"It's time to stop the tanning madness," said Jenice Armstrong in the Philadelphia Daily News. A new report by the World Health Organization ranks "tanning beds and the ultraviolet radiation they emit right up there with tobacco, asbestos, and plutonium" as a known cancer risk. The risk of skin cancer jumps by 75 percent for people who start using tanning beds before age 30—it's a wonder tanning salons are still legal.
"Tanning junkies" have ignored warnings about skin cancer for years, said Melissa Dahl in MSNBC, but this time "something clicked." Tanning salons across the country are reporting a spike in canceled appointments. But, "not surprisingly, the indoor tanning industry takes issue with the new report." Dan Humiston, president of the Indoor Tanning Association, says it's not tanning beds that are dangerous, just the kind of "overexposure" that produces sunburn.
The Indoor Tanning Association has even "shamelessly" claimed that tanning beds offer health benefits, said USA Today in an editorial, because their rays are a source of vitamin D. The industry has even called attempts to link tanning beds to melanoma "irresponsible." But "it's the industry that appears irresponsible, much as Big Tobacco once was as it tried to refute science."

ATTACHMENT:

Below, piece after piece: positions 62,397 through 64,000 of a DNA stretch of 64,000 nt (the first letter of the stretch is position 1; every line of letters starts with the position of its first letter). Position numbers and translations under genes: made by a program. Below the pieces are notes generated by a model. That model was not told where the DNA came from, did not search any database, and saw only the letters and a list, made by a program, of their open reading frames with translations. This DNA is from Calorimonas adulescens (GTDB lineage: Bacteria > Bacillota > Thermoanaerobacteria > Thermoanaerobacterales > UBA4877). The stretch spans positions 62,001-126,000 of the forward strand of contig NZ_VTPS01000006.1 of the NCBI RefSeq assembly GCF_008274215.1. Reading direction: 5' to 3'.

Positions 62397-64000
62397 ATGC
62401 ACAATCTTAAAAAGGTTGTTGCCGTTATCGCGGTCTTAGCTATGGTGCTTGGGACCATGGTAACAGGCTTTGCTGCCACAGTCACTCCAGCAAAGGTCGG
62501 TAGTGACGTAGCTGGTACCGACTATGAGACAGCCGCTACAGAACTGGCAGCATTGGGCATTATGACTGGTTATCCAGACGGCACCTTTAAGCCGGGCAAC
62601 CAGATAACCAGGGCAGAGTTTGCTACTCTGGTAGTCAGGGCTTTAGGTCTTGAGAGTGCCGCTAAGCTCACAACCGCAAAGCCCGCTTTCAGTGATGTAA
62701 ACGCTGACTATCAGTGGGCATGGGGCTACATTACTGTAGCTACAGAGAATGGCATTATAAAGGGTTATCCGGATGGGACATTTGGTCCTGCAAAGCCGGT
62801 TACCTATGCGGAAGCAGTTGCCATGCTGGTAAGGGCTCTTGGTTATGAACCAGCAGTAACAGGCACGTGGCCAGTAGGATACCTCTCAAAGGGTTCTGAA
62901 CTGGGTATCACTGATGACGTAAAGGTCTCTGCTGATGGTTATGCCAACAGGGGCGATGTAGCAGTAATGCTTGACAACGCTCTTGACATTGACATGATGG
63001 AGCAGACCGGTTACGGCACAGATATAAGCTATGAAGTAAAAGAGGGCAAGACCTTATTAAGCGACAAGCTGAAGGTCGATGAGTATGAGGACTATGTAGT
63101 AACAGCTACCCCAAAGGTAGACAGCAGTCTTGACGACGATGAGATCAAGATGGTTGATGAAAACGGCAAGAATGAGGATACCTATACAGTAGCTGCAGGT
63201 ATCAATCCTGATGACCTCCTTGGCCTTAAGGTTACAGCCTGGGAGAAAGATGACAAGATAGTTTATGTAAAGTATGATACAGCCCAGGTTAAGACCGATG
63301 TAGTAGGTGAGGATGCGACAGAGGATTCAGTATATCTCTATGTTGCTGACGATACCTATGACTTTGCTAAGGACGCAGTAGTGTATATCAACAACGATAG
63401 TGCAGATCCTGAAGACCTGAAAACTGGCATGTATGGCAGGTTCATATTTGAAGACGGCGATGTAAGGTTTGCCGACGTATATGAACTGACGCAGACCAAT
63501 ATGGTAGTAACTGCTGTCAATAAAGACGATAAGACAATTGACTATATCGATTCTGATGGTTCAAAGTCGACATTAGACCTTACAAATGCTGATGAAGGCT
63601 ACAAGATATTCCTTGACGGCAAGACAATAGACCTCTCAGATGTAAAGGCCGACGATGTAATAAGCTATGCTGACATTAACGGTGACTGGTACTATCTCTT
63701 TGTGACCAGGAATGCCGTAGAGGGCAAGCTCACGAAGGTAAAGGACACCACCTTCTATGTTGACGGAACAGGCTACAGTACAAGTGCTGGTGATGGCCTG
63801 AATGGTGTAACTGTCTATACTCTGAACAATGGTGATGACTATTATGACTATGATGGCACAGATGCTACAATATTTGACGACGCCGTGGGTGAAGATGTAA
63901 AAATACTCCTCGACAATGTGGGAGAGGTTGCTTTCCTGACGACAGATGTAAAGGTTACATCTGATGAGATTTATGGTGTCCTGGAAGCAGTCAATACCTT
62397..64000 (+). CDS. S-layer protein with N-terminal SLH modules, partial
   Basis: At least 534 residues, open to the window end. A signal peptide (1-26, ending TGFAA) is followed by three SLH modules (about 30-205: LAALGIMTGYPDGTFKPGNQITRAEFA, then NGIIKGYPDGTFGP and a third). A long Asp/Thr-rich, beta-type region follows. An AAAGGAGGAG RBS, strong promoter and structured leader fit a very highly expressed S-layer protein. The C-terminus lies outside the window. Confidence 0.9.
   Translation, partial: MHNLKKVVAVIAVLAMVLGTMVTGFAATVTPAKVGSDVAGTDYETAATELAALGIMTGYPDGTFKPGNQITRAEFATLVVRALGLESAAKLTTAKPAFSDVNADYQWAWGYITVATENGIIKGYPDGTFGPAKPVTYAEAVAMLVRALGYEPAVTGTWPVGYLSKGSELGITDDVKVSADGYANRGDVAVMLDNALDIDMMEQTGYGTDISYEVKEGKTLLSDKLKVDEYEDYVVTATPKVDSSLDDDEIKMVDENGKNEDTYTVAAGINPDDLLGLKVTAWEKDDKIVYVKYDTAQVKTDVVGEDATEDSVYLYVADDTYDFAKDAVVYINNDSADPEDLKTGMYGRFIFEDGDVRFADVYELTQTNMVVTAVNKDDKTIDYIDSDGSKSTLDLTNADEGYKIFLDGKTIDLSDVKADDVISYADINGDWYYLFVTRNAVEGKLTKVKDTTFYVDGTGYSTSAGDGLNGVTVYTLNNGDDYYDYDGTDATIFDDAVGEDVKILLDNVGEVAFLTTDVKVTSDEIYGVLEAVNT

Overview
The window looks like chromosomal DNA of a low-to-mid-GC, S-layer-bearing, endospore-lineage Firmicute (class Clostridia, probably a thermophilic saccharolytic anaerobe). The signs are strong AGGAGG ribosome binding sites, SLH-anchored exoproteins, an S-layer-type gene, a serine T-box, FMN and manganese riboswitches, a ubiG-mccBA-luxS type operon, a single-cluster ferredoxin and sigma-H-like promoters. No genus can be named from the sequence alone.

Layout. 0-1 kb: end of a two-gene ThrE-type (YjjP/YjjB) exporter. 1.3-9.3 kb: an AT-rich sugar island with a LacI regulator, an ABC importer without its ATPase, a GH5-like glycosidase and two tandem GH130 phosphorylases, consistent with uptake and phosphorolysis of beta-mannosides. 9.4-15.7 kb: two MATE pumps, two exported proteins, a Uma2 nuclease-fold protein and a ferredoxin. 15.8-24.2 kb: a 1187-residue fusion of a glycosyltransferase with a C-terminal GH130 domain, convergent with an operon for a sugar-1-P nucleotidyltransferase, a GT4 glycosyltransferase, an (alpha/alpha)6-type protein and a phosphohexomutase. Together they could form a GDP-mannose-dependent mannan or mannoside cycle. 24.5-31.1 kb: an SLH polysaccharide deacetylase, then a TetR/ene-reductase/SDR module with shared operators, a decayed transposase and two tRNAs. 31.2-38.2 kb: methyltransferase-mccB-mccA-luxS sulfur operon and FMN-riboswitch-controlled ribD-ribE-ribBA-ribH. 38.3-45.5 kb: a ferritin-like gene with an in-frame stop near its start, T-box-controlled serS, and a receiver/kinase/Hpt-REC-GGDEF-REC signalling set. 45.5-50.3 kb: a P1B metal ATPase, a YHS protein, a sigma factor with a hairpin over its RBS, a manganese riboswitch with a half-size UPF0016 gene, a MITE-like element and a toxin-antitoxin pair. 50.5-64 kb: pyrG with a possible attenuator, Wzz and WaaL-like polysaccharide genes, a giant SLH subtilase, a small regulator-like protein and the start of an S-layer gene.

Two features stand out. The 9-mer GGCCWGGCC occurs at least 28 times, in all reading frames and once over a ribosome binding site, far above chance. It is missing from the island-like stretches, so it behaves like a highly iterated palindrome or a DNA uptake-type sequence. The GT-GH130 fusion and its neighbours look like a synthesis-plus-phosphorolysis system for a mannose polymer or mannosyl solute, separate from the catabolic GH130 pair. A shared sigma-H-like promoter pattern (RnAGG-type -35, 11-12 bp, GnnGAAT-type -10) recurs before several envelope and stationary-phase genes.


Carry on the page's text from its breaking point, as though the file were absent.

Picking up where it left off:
THE WEEK'S AUDIOPHILE PODCASTS: LISTEN SMARTER
- How academia's liberal bias is killing social science
- How to be the most productive person in your office — and still get home by 5:30 p.m.
- 43 TV shows to watch in 2014
- Hey, bosses: Stop giving bonuses to your employees
- What would a U.S.-Russia war look like?
- Why the Sony hack changes everything
- Capitalism isn't a cure-all for Cuba
- Why torture doesn't work: A definitive guide
Subscribe to the Week